Our cows did a great job cleaning up the long grass in the front paddock, but they are heavy animals, and have ended up damaging the soil on some of the steeper parts of the paddock. In those areas, the vegetation has been trodden away completely, exposing the bare soil beneath. The problem was exacerbated by all the rain we have had lately.
Obviously, we need to avoid erosion and loss of topsoil in areas like that. Here are some of the strategies we are using (or planning to use) to improve the situation.
1) Ideally, we wouldn’t have the cows in that area at all. At the moment, we are trying to arrange to get a couple of goats. Since the goats are lighter, they will be better suited for grazing very steep areas.
2) Whether we are grazing goats or cattle, we obviously need to be especially vigilant about conditions in that paddock. Things can get messed up very quickly in there if it starts to rain heavily, as was the case when the damage occurred.
3) If an area gets broken up by the feet of the cattle, we can plant seeds on it in order to regenerate it and turn it into useful pasture again as soon as possible. The new plants will help to hold the soil and prevent further erosion.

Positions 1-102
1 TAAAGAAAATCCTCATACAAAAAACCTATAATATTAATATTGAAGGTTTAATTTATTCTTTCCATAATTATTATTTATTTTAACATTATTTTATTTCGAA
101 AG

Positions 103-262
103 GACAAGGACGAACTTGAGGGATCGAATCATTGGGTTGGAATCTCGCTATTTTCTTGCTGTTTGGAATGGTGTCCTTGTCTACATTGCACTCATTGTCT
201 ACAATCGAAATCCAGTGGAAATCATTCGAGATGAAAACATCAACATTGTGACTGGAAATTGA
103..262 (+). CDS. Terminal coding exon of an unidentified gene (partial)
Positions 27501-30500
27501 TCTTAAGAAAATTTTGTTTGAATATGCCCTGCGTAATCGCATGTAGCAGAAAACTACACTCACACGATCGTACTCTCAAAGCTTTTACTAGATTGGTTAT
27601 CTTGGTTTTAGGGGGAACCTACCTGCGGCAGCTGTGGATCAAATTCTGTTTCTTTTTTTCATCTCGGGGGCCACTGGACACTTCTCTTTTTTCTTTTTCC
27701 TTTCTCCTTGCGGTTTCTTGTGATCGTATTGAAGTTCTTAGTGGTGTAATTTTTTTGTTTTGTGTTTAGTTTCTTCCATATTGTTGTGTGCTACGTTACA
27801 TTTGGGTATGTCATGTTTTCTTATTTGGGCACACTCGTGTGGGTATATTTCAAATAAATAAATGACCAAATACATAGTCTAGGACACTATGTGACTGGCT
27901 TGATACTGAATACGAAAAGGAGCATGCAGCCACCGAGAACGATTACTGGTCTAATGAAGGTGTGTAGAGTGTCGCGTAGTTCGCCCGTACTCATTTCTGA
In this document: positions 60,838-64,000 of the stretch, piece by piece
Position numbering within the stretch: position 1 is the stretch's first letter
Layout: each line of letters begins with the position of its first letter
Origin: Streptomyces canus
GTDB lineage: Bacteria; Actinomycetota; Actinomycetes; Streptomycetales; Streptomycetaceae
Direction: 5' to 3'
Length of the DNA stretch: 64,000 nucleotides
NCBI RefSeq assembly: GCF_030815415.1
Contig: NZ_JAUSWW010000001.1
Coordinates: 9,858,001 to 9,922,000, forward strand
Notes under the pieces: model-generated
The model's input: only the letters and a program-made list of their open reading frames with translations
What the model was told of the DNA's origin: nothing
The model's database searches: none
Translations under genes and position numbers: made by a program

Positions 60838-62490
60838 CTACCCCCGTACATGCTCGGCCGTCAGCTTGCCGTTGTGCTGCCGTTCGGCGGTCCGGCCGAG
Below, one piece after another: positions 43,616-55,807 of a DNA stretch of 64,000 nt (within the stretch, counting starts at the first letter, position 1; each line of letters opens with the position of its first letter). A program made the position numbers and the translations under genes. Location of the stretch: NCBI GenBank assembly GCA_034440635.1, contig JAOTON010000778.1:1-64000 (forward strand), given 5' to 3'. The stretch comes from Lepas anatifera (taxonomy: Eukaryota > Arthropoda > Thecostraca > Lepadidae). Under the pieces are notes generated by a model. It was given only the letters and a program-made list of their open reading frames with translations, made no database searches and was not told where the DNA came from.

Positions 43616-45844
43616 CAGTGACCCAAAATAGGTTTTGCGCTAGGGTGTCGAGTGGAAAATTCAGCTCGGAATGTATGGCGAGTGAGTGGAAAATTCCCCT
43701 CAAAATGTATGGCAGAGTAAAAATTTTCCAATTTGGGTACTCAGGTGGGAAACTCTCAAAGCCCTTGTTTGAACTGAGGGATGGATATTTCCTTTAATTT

4) Eventually, we hope to plant trees on the areas of the Farmlet that are very steep or otherwise problematic for grazing. This is the best longterm solution for preventing erosion. We could choose to plant trees that will provide forage for the animals and/or food for us, in order to maintain or even increase the productivity of our land. This is a very popular permaculture method.
Yesterday I sowed seeds on some of the damaged areas in the front paddock. I sowed chickory seeds, as well as a mixture called “herbal ley for grazing animals.” We hope that these plantings will eventually provide more varied and healthy forage for our animals.